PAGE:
Sunday, May 22, 2022

Why the AX-1 Private Mission to the International Space Station Is a Game Changer

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Shreya Christina
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It hasn’t been long since billionaires competed to reach the ‘edge of space’.

Now the first batch of citizens are getting ready to take a SpaceX shuttle to the International Space Station (ISS). In contrast to the short “joyrides” by Richard Branson and Jeff Bezos, this mission will reach the approximately 400 km altitude needed to dock at the ISS.

The mission of US commercial space company Axiom Space is a major step forward in private spaceflight and is part of a plan to build a private space station. With Russia recently retired of collaboration on the ISS, the world will look to see if the private sector can be trusted to provide reliable access to space for peaceful exploration.

The Ax-1 mission is scheduled to launch on April 6, using a SpaceX Dragon Endeavor spacecraft – same as that used by astronauts in 2020 – aboard a Falcon 9 rocket. The mission is scheduled for ten days, eight of which will be on the ISS.

Due to the high altitude and the long duration, the preparations were long. The concept mission has been a plan since the creation of Axiom Space in 2016 by the Iranian-American businessman Kamal Ghaffarian (which also founded the private nuclear reactor company X-energy) and Michael T. Suffredinic (who has had a long career with NASA). And while NASA will fund some of the costs, each of the four participants will reportedly have to make their own contribution to: $55 million (£42 million) also.

The astronauts on board will feel weightless for most of the ten days and are at risk of the experience dangers by all astronauts, including radiation exposure, muscle breakdown, and possibly some bone loss. Although with such a short mission, these risks are exceptionally low.

Unlike standard US trips to the ISS, mission control is at Axiom headquarters in Houston rather than on NASA property. While this is the first time it has been used for a full mission, it has previously been used to study how items on the ISS change over time. This has resulted in the MCC-A (Mission Control Center – Axiom) being validated as a payload site: by NASA.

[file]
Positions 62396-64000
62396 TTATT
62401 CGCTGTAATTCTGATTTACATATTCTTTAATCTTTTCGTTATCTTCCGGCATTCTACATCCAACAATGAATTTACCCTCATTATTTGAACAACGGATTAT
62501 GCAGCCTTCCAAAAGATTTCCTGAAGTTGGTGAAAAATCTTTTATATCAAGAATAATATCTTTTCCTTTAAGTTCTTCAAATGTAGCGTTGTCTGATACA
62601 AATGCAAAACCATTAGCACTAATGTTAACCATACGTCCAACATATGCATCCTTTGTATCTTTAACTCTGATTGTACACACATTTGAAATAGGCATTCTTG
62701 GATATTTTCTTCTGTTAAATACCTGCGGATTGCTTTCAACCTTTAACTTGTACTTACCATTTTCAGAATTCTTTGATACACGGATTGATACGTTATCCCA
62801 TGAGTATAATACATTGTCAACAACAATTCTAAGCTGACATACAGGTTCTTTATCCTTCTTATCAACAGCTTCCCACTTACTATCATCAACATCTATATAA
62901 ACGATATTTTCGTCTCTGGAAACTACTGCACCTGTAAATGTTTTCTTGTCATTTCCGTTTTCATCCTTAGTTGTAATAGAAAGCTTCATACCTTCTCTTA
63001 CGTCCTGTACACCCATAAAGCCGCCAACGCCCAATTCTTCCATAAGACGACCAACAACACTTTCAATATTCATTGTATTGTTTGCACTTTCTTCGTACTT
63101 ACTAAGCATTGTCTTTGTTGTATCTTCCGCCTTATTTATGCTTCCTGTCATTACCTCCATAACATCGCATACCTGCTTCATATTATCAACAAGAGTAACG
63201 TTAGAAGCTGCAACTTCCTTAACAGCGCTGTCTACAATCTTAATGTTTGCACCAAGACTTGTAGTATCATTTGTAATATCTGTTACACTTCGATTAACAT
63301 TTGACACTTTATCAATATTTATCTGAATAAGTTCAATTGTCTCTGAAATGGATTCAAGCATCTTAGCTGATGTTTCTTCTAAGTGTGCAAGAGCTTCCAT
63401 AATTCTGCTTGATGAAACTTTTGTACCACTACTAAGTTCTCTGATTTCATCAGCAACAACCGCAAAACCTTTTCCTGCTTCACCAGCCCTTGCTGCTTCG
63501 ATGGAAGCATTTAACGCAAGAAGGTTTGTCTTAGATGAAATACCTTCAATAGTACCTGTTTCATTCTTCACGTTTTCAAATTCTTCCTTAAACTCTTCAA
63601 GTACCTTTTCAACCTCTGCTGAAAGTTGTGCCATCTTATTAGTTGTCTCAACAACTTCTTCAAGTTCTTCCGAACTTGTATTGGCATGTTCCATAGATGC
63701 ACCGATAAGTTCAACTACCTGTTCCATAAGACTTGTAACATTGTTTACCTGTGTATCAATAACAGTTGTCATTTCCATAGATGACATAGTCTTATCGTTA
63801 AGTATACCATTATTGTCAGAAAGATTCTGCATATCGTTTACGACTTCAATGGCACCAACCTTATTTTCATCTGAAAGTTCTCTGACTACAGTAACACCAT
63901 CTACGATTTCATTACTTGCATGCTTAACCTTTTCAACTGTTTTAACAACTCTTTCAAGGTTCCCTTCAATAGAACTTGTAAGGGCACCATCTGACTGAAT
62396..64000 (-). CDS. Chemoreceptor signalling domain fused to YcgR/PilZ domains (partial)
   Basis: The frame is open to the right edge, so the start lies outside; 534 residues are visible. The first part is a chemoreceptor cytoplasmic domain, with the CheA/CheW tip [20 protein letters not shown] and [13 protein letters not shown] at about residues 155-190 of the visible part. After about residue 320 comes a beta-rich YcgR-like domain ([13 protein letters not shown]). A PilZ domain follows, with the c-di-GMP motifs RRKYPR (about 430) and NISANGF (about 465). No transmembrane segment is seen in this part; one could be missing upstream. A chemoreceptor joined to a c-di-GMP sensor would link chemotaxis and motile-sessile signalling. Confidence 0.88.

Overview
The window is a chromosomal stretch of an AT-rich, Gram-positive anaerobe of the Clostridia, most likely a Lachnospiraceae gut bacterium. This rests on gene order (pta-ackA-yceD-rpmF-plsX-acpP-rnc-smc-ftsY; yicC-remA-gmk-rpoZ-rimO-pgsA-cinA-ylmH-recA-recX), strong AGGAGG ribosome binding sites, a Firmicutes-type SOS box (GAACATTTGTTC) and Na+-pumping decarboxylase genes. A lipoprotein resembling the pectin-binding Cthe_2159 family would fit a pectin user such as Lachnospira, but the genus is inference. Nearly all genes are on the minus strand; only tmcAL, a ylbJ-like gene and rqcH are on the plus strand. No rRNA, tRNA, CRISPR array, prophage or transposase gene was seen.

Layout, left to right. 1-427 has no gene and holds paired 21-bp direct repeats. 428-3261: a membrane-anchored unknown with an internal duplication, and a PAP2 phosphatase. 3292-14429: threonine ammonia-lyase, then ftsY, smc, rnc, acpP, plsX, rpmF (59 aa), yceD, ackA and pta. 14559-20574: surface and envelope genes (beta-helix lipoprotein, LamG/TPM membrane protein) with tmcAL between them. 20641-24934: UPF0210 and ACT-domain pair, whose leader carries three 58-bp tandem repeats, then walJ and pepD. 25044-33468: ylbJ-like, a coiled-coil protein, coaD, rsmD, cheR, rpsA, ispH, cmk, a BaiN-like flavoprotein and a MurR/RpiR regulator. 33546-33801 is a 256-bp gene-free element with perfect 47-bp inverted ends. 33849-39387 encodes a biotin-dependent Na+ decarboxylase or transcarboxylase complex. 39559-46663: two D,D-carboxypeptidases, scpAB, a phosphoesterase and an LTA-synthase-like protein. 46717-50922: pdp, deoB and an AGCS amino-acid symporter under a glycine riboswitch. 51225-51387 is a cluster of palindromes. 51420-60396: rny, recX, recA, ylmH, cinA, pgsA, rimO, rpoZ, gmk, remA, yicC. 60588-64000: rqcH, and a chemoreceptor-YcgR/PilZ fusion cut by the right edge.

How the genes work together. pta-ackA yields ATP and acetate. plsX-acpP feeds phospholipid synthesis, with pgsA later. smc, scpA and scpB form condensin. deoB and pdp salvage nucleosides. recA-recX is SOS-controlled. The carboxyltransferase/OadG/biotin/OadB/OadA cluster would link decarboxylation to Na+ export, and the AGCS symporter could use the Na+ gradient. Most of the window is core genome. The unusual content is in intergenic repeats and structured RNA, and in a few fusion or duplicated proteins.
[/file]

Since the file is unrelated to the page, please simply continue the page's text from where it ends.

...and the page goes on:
The crew

The astronauts on board are all private individuals, with the mission commander, Michael López-Alegría, a previous NASA astronaut. The other three members, Larry Connor, Eytan Stibbe and Mark Pathy, are described by the company as “entrepreneurs” and “investors.”

But if you’re thinking of a stereotypically fit investor heading into space, think again. The backgrounds of these three men are very impressive and suggest that each of them could have already been chosen as astronauts for a space agency, with a private pilot and a military pilot among them.

Looking more closely at their backgrounds, it’s clear that philanthropy is at the heart of those chosen for this mission, each known for giving back to their communities. As part of this, the astronauts are planning to research the impact of space travel on the health of future astronauts during their stay at the ISS – including effects on vision, pain and sleep. Food growth experiments are also planned – these are all hot topics to be explored for future private space efforts.

This is a very positive and welcome step forward. It is usually the case that data collected by the space agency is created available for researchers (usually after an embargo period). If private researchers are willing to do the same, this will usher in an era of accelerated research and technology.

First private space station

The Ax-1 mission is the first part of a plan by Axiom Space to produce the first private space station. This is no small feat; ISS itself had to built in pieces, then sent up to be built in space. The total mass of a 420-ton space station is simply not feasible to go into space in one go. For comparison, this is the same as launching 70 James Webb Space Telescopes instantly.

It took more than ten years and 30 launches to complete the ISS. Axiom’s plan is to actually build the space station aboard the ISS, initially a residential module (Axiom Hub One)which is expected to be launched in 2024. Once this module is operational, it will undoubtedly house more modules and align with the financing of the company.

With the ISS scheduled for decommissioning sometime after 2030, there will be a need for an open and international space station. While a space station is a lot of maintenance, at least NASA and Esa probably will pay rent allowance to use facilities on such a private space station.

Many private companies will look to the Ax-1 mission to make a decision about whether or not to continue their own programs. Success would mean that there could suddenly be an influx of investments and plans for future space station modules or entire stations. If this is the case, space agencies will have to accept that they cannot compete with the private sector. Instead, they would be wise to focus on renting private space and doing open access research.

I wish the first four private astronauts success in their mission and hope they bring back a lot of data for both researchers and the general public to learn from.

This article was republished from The conversation under a Creative Commons license. Read the original article

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